Having a diverse trustee board is essential as it can bring a wider range of perspectives and new ideas which is invaluable to the decision making process of any pension scheme. “If we want younger people to start saving earlier, maybe we need younger people involved in pensions at a higher level".
The benefits of improving diversity of trustee boards and other governing bodies is the ability to work more efficiently and collectively, offering different opinions and suggestions to aid problem solving and improve member outcomes throughout their retirement journey.
The key to achieving great diversity and inclusion is “to make small but significant steps on a regular basis… that requires constant monitoring” . By reviewing and improving the trustee selection process, conducting annual assessments on the trustees as individuals and a collective, and regular training, trustee boards can remain fresh and ahead of ‘hot topics’ within the pensions industry. It would also lead to an increased number of potential trustees stepping forward.
Annual trustee appraisals allow the trustee to voice any concerns, opinions or to advise of any areas of improvements they would like to see in their pension scheme. For example, offering choices in Shariah compliant funds to encourage and welcome a more diverse membership and make pensions more inclusive. Improving diversity can help trustees become more proactive and collaborative, ensuring forward thinking and progression. It is beneficial to have a broad spectrum of characteristics and attributes across the board and this can be achieved by appointing both professional and member-nominated or employer-selected trustees.
A positive step in improving diversity in this area is to portray to members a demographic diversity, encompassing a wider range of individual differences, including more female representation, race, ethnicity, disability, age, socio-economic background, and education. Members will feel more valued, represented, and engaged, making the pension scheme more attractive than its competitors. Diversifying trustee boards and other governance bodies in pensions reflects the real world and acknowledges members’ different needs. It can also aid in healthy debates and tackling ideas in unique ways to help productivity in key areas such as strategy and governance.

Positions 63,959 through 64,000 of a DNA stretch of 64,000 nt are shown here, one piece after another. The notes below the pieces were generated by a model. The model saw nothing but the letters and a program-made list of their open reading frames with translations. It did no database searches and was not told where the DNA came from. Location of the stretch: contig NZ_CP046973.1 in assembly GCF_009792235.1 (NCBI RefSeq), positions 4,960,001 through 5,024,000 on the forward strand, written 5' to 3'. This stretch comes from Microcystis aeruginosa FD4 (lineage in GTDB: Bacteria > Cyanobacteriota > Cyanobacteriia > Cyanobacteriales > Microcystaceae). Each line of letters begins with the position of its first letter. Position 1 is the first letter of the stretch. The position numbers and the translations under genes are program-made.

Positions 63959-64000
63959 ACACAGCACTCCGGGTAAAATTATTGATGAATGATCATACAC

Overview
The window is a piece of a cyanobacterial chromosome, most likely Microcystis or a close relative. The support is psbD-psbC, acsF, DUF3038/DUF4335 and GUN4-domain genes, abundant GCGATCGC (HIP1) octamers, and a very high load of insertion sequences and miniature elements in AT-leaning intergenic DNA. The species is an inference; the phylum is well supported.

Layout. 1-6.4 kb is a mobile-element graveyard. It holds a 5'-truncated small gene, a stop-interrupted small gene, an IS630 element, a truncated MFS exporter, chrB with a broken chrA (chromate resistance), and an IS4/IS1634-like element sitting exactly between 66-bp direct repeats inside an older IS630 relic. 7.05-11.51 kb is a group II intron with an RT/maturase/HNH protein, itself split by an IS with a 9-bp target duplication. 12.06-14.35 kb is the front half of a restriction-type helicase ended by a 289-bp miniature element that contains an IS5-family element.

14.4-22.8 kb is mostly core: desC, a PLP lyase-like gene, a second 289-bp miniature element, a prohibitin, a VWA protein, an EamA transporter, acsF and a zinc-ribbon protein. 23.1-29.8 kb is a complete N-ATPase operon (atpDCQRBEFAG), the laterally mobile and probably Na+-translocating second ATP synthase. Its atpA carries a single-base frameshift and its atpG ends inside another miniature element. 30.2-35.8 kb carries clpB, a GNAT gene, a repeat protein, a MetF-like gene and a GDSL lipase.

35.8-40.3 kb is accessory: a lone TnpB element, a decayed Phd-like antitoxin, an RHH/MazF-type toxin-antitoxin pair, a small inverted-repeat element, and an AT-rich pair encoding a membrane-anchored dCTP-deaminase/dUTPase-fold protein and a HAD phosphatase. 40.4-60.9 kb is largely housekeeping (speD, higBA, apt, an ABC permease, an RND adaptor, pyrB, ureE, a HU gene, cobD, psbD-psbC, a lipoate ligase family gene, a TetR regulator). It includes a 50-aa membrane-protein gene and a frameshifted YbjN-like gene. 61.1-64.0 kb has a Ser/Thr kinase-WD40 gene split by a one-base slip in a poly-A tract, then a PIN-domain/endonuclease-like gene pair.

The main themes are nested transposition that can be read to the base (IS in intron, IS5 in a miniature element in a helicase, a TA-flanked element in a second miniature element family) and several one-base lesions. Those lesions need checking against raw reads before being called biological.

Awareness of neurodiversity can even embrace the diverse ways of thinking, learning, processing, and behaviour would allow trustees to address the operation of pension schemes to ensure it does not have a negative impact and supports and assists its vulnerable members. Trustees should implement ways to identify differences, which may not be immediately apparent, such as processing or cognitive differences to enable effective interaction with vulnerable members and provide them with the service and information they need. Improvements to communications would help to build and maintain trust and respect and create a sense of belonging and understanding.
ESG and Climate Change has been at the forefront of most discussions and future planning. By taking steps to ensure diverse cultural perspectives across trustee boards and the new generation of pensions professionals, the pensions industry as a whole can drive forward innovation. Cultural sensitivity, knowledge and insight would be extremely useful in a trustee board or governance body and can be achieved by appointing people who have a broad range of backgrounds, life experiences, skills, and expertise to create more awareness of ESG factors, prompting wider discussion and ultimately better outcomes for members.
It should be recognised that diversity should not just be another tick boxing exercise but is an ongoing process of good practice and there should be a real desire and excitement to achieve this. Gone are the old days of the traditional white, university-educated all male trustee board and welcome to the next generation of pension professionals, adapting as quickly as humankind is advancing by challenging their own beliefs, intentions, and ideals. There is no higher value than diversity and being able to learn from each other, which in turn allows for greater ability to relate to member, clients, and prospective clients.
¹Craig Rimmer, PLSA - *where and when
²PLSA Diversity & Inclusion – Made Simple Guide (March 2020)
*Barnett Waddingham and Winmark Pension Chair Remuneration Report – September 2021
Last update: 29 July 2022
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